by Mitch Kokai
Senior Political Analyst, John Locke Foundation
Republicans won heavily Republican districts, but they lost competitive districts. Their historical advantage among suburban voters flatlined. They lost ground in Michigan, Wisconsin, Pennsylvania, and Arizona; they nearly lost ground in Georgia and Florida, too. Down-ballot Republicans even felt the heat in Texas.
All of which suggests that many Republican pundits’ seeming optimism in the election’s aftermath is wishful thinking. …
… [C]onservatism’s fundamental challenge these days is extra-governmental: convincing Americans to re-engage with family and civic associations outside of government, which cannot effectuate such re-engagement itself.
By the same token, conservatives can focus on removing governmental disincentives toward family and community and work. This is where Douthat, Salam, and Cass are most valuable: They all discuss, at length, ways to remove government barriers to institution-building, from regulatory reform to rethinking the educational system. That’s something Republicans can talk about successfully all day long. Conservatives can also focus on removing cultural disincentives toward institution-building. This is where the culture war matters: fighting the Left’s constant focus on breaking down family structure, disdain for stay-at-home mothers, disparagement of religious Americans, and distaste for American cultural solidarity.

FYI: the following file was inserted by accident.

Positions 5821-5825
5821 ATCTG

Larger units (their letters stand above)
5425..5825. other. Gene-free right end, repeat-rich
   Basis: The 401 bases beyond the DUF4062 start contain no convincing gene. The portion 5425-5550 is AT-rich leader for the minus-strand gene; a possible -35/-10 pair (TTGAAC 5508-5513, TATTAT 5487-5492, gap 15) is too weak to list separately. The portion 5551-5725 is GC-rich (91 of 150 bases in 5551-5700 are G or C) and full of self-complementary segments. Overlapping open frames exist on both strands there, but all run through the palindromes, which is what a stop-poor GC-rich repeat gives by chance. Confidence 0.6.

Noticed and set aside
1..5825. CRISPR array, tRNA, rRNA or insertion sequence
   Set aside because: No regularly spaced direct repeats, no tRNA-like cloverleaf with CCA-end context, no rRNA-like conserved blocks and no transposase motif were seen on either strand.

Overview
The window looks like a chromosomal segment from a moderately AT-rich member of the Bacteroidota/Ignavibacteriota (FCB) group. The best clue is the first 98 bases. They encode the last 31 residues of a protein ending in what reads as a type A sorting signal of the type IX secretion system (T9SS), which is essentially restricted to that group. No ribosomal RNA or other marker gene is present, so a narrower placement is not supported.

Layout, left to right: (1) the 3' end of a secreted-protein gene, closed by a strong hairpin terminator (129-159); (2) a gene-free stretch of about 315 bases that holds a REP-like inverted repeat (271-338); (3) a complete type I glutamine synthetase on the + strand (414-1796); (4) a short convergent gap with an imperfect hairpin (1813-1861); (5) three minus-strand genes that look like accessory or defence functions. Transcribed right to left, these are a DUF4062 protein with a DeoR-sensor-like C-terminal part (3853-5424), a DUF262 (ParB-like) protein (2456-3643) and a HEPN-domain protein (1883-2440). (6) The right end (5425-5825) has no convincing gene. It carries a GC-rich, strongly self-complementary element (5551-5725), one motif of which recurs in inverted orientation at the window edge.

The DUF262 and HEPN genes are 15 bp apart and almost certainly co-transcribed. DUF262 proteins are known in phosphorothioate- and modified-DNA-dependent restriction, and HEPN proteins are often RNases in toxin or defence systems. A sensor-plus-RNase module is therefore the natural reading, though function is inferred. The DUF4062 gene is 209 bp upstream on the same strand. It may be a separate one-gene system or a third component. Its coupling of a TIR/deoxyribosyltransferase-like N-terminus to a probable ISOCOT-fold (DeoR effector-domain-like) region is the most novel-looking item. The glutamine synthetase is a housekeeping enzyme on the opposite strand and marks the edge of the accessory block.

But the moment conservatives try to build Trumpism around a policy of government do-gooderism, they run into the problem they seek to alleviate. Americans value family and community because they have values, not because family and community must be made more economically valuable. If we rely on material incentives to prop up our most vital social institutions, those institutions are likely to continue disintegrating — and to take the economic freedom we hope to promote in the end with them.